Chinese New Year is the most important of the traditional Chinese holidays. Known as “Spring Festival,” the festival begins on the first day of the first month in the traditional Chinese calendar and ends with Lantern Festival, celebrated on the 15th day.
This year, the year of the Rabbit, is said to be a more peaceful and placid year offering a nice break from the fast-paced year of the Tiger in 2010. The year of the Rabbit is a good time to reflect, rest and plan for the coming year. Amid the lavish festivities and parties that take place around China and in Chinatowns around the world, the Chinese New Year also celebrates some fun and quirky traditions.
I caught up with my friends at the Mandarin Oriental Hong Kong to learn a little more about what the Chinese New Year means to them, and get some interesting facts and stats on how to properly celebrate Chinese New Year, no matter where you reside.
- The most common term used over the Chinese New Year is “KUNG HEI FAT CHOY” which translates to “Congratulations and To Be Prosperous” in the coming year.
- Traditional Chinese families and companies will invite in a Lion Dance Troupe as a symbolic ritual to usher in the Lunar New Year and remove any bad spirits. During the ‘Lion Dance’ performance, the Lion will perform the traditional custom of “Cai Ching”, meaning plucking a lettuce with his mouth, which is normally hung from the ceiling, which he will then chew and spit out at the end of the dance, meant to symbolize “More Prosperity” in the coming year. (The Mandarin Oriental Hong Kong will be hosting a Lion Dance performance on Feb. 3 in their lobby.)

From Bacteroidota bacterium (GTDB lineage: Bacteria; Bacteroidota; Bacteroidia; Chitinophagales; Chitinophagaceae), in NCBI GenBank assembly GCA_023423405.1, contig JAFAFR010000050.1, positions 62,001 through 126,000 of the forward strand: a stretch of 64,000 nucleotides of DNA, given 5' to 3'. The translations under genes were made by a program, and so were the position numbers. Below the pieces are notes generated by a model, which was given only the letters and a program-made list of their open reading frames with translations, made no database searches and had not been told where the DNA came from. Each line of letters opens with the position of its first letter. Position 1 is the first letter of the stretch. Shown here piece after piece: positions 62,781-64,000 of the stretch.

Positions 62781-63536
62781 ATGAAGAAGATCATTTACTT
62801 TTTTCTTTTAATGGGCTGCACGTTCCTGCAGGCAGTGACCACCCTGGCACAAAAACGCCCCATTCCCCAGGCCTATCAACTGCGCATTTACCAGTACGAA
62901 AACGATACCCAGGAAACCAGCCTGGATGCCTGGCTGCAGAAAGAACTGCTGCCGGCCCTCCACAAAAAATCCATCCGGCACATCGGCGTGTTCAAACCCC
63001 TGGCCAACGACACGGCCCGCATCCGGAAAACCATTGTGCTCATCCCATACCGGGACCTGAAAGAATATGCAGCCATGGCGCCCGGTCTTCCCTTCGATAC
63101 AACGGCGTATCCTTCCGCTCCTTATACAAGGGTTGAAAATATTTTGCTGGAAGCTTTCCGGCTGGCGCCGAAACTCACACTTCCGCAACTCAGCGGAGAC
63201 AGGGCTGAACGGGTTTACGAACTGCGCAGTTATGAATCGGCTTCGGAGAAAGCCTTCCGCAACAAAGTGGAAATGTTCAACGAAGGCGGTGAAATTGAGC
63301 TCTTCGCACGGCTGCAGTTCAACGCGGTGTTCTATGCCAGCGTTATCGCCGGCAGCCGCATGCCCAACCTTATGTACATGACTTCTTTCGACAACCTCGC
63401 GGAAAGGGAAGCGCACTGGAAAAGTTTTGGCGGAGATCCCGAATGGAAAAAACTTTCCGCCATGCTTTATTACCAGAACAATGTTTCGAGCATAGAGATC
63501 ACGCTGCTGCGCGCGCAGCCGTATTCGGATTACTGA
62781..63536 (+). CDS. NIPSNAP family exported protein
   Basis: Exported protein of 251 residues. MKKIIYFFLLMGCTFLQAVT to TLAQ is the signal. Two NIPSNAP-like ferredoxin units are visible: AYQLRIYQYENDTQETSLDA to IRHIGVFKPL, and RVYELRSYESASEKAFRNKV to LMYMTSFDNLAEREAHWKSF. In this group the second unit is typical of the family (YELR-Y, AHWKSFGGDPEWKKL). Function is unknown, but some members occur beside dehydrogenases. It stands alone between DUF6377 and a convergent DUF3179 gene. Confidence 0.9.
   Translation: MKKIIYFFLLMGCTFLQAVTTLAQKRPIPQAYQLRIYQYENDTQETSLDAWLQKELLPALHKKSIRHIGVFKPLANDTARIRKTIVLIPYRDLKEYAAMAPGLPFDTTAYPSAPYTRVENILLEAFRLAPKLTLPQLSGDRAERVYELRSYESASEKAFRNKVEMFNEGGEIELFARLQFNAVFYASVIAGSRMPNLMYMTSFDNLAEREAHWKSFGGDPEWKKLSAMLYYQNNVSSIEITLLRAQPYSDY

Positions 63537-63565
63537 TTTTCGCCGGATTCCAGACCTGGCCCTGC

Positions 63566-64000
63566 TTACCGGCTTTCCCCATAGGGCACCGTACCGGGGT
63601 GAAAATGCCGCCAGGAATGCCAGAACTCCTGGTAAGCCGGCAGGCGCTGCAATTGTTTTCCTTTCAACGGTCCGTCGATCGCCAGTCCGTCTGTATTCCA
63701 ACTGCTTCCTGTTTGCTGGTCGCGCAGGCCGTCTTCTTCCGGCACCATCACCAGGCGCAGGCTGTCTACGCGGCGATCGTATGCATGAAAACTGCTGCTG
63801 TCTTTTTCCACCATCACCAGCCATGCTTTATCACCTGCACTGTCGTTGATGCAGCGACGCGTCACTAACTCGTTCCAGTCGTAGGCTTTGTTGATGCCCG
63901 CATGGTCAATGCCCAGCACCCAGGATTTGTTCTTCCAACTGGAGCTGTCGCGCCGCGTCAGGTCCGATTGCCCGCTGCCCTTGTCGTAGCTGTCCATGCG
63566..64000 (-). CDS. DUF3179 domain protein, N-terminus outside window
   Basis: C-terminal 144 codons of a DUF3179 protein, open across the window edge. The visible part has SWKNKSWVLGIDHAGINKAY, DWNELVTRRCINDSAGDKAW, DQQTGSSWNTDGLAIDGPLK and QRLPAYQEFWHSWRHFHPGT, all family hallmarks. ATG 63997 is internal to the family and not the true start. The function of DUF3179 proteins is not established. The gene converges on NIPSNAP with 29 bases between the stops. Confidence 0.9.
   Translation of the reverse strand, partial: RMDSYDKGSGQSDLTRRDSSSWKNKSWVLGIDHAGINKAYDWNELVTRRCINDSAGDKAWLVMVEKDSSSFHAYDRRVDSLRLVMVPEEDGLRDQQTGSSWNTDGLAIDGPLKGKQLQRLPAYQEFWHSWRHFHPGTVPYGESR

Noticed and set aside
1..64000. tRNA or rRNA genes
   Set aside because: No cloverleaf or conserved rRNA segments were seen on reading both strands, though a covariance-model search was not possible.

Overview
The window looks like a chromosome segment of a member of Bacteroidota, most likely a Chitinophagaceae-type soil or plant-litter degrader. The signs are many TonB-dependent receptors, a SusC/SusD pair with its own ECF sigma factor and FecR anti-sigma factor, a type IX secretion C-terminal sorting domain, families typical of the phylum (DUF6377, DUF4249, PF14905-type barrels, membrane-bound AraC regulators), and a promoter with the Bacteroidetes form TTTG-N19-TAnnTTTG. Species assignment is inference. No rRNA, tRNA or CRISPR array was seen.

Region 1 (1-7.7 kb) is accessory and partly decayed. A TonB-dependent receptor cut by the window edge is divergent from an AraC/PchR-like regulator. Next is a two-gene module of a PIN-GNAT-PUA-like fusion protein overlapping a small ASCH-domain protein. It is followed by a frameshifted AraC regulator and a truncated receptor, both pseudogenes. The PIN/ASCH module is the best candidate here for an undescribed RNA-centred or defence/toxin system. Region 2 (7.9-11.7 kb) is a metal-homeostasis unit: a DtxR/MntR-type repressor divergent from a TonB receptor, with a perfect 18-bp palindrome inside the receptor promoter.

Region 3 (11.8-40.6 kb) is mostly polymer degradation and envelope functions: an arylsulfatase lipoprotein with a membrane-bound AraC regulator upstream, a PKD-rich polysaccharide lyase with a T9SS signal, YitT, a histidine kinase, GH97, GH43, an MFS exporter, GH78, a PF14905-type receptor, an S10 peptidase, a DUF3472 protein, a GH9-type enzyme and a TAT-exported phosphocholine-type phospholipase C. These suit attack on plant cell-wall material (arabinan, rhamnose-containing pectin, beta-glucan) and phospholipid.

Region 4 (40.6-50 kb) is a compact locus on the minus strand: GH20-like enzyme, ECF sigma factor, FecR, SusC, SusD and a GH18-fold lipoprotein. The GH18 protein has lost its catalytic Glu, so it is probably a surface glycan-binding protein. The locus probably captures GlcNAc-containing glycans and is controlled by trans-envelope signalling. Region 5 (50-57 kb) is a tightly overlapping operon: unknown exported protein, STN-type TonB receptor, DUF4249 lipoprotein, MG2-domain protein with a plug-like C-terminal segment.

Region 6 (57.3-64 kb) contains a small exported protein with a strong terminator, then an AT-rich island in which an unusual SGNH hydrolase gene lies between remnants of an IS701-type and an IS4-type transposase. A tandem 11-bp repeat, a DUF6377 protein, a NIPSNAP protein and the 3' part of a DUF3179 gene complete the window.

- Did you know that during the Chinese New Year celebrations you are supposed to arrange “New Year Visits” to close relatives and friends? During these visits the elders will give their younger guests, who are not married, a red packet with money inside. The red color of the envelope symbolizes good luck and is supposed to fight off evil spirits.
- The God of Wealth plays a significant role during every Chinese New Year and will deliver Lai-See packets with money, or chocolate money, inside to promote Prosperity in the coming year.
- Fireworks are an essential part of the Chinese New Year celebrations – in ancient China, it was believed these fireworks or firecrackers drove away evil spirits. The fireworks and firecrackers are rolled up in red paper – the color of luck. This year, a fireworks extravaganza will take place on Feb. 4 and will light the skies of Victoria Harbour.
- Kumquat trees, narcissus and peonies are believed to bring prosperity; peach blossoms add fire to romance, while tangerine plants, with their leaves intact, help to ensure long-lasting relationships and ‘fruitful’ marriages. These plants are flowers are commonly distributed during Chinese New Year.
- A Chinese Candy Box plays a significant role in the Chinese New Year. People prepare candy boxes with fruits and candies to offer good luck and good wishes to their loved ones. The Chinese Candy Box is filled with candy items such as Lotus root which represents strong family ties; Kumquats for prosperity; Coconut for friendship; Peanuts for longevity and Longan for happiness.
- Red nail polish is very popular during the Chinese New Year because it symbolizes happiness and good luck.
Now that you’re armed with some of the favorite traditions of Chinese New Year, celebrate in style and enjoy the festivities, wherever in world you’re traveling.